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5. Be Fair Even if it Screws You…Hard

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There’s nothing worse than when a rule you create as commissioner stings you first. It’s all hypothetical until one point makes the difference between winning and losing. When you were the advocate of a ruling that costs you a win it can be tough to swallow. Take it like a man. It sucks, but other owners will see it, and their trust in you will grow by leaps and bounds. Look at it like you’re a parent setting an example for your kids. It inspires fair play from the entire league.

4. Make the Draft a Total Event

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For 90 percent of the people who play in your league, the draft is going to be the best memory they have of each season. Make it a total throwdown and pull out all the stops. The memory of an incredible party is often enough to get annual losers to sign back up each year. Buy a draft board so that every pick feels like it has some gravity. Create formalities like giving the winner of the prior season a round of applause or making owners call out their picks like the real NFL draft. Set a timer for each pick and start counting down the last 30 seconds. Enforce penalties like doing shots for drafting players who have already been taken. Make sure as many owners make the draft in-person as possible. Stories are created during drafts that you’ll be sharing for a lifetime. Set your league up to facilitate as many of those stories as possible.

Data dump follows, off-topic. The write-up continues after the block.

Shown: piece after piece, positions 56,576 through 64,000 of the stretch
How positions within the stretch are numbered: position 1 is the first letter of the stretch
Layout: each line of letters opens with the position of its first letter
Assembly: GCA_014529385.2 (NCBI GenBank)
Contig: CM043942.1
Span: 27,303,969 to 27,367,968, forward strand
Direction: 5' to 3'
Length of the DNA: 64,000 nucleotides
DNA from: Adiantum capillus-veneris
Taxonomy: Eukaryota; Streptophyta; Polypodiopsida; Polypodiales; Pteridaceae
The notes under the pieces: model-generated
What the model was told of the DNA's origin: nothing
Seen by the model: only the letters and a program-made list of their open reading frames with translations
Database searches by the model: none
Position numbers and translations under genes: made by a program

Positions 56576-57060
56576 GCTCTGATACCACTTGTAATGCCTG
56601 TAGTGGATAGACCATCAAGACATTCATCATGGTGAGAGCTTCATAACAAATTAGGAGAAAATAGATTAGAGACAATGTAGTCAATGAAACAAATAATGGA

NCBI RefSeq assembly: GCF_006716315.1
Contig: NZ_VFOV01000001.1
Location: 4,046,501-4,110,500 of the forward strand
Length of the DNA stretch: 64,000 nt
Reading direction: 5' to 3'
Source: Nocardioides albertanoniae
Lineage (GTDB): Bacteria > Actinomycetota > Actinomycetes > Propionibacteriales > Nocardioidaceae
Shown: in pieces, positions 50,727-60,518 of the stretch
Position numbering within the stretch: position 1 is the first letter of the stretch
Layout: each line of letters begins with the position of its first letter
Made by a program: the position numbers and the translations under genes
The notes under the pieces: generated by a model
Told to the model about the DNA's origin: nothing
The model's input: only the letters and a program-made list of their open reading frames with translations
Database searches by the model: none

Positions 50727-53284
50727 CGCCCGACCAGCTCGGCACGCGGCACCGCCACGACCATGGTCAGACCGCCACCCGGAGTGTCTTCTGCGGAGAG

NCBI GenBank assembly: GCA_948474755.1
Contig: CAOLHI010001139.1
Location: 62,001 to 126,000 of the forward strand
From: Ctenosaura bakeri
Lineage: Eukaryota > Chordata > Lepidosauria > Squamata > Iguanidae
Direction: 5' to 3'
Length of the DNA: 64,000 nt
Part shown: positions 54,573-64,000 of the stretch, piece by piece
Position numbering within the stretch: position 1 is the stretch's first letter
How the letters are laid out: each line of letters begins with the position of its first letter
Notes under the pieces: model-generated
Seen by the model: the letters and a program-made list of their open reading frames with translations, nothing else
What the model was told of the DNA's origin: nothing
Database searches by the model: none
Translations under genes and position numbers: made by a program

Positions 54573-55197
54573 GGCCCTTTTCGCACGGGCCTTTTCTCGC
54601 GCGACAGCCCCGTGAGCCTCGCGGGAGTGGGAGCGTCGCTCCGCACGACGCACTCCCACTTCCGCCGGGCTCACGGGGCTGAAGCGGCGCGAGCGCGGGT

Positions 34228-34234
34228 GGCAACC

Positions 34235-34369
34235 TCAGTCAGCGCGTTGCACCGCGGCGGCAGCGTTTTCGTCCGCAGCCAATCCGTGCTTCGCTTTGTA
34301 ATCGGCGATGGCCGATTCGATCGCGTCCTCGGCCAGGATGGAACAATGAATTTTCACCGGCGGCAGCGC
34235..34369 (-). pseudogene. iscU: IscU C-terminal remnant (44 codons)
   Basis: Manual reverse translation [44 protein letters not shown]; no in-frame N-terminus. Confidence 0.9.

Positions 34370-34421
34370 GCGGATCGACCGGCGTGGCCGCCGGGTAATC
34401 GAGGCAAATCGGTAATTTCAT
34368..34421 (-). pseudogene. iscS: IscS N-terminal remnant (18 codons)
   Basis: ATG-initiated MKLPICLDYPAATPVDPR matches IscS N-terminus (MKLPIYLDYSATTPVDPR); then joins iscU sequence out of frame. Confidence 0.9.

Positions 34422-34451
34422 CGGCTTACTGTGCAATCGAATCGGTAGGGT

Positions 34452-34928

3. Provide as Much Incentive for Losers as Possible

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As previously mentioned, all but one owner is going to end up a loser. You need to make sure that you soften the blow as much as possible. The best way to do this is to have a toilet bowl. Basically, the worst owners of each conference play each other the same week as the fantasy Super Bowl. The loser must then buy the suds or food for the next year’s draft or must have the draft at their place. It keeps all the owners on their toes until the end of the season. It’s also a good idea to allow as many owners to make the playoffs as possible. Generally, that means more than 50 percent. Just make sure you build in rewards for those who kick ass, like a bye week during the first round of the playoffs.

2. Spend the Money for a Decent Web Site